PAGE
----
The Memo: Hate Crime and Public Order Act introduced in Scotland

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Hate Crime and Public Order Act introduced in Scotland

Emily Dunham - 15 April 2024

As of 1 April, the Scottish government has introduced a new law, the Hate Crime and Public Order (Scotland) Act. It largely consolidates existing laws around hate crimes, with the aim of providing a higher level of protection for victims and communities. The law also creates a new offence of “threatening or abusive behaviour which is intended to stir up hatred” on the grounds of age, disability, religion, sexual orientation, transgender identity, and variations in sex characteristics. The law was initially passed in 2021 but, unusually, has taken a while to actually come into force, following rows in Holyrood, the home of Scottish Parliament. To summarise, MSPs voted to strengthen provisions for freedom of speech after initial versions of the bill were met with criticism from religious and arts groups.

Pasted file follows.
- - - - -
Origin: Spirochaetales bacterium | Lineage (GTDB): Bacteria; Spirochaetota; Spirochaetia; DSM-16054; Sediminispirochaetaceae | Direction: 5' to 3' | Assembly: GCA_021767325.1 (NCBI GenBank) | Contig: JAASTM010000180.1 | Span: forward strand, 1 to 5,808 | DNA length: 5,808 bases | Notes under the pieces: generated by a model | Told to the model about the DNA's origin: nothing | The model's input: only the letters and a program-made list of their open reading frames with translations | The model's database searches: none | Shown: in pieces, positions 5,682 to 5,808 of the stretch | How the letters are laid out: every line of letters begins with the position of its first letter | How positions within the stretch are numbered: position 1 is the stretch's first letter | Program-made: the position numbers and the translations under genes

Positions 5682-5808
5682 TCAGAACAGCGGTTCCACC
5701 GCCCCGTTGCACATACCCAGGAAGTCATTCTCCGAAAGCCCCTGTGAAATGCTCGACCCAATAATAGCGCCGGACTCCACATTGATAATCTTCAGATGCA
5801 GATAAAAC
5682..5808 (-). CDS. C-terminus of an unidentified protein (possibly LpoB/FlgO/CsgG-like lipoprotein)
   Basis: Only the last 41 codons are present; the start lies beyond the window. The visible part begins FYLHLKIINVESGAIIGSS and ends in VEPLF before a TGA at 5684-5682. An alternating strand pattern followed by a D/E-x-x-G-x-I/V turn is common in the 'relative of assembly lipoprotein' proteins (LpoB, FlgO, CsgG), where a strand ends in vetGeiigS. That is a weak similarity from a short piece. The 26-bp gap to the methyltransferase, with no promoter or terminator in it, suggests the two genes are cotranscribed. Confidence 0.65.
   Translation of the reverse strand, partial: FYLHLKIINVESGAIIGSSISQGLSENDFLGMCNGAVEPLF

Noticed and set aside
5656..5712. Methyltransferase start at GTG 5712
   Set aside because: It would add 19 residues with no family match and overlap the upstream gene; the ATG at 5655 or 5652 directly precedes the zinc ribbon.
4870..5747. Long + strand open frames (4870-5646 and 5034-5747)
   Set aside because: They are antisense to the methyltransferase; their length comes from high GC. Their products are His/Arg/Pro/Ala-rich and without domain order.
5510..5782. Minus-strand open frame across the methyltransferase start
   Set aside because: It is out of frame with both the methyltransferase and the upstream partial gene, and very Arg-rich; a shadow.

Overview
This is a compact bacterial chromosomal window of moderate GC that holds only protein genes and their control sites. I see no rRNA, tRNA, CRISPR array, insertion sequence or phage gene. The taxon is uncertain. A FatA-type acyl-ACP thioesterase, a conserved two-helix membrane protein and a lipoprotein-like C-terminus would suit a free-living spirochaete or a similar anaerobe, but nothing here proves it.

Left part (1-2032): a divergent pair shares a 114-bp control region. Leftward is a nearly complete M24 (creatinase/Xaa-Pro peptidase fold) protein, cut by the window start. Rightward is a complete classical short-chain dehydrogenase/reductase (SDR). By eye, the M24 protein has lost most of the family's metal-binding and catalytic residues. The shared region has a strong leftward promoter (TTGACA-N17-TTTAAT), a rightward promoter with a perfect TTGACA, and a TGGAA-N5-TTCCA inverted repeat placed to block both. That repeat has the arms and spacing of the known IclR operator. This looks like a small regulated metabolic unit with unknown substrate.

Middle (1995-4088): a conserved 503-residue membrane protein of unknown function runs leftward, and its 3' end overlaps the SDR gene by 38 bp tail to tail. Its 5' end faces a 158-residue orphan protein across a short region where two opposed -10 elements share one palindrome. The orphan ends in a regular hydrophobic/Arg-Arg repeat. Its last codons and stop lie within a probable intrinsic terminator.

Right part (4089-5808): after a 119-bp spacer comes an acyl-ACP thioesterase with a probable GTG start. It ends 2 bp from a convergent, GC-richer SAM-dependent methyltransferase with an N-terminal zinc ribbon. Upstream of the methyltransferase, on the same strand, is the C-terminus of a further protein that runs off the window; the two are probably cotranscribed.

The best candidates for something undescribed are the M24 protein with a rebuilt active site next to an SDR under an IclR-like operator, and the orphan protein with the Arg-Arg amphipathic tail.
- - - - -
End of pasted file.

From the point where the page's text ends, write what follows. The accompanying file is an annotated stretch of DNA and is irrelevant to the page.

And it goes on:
Whilst it might seem like this law can only be a good thing, it’s not without its controversy, and concerns have been expressed about the law and how it will be enforced. There are particular concerns about how it could be used maliciously against certain groups for expressing their opinions, particularly gender-critical feminists. JK Rowling has been a particularly prominent opposer of the new law for this reason, and Police Scotland said that complaints against her had been made since the introduction of the law, but no action would be taken. There were also concerns about the potential impacts of the fact that hate crime allegations can be made anonymously, but this has been possible for the last 10 years following the Macpherson report, prompted by the racially motivated murder of Stephen Lawrence.

Assurances have been made, as the Act has a high threshold for prosecution, and freedom of expression is still very much in play. Many groups potentially covered by the new bill appear to have welcomed the streamlining and extension of hate crime laws, but there has been some concern that the media focus on transphobia could put people off reporting hate crimes against other communities. In the first ten days since the law came into force, Police Scotland received more than 7,000 online reports of hate crimeHowever, it’s reported that most were anonymous, and no action was taken after they were assessed against the new legislation introduced.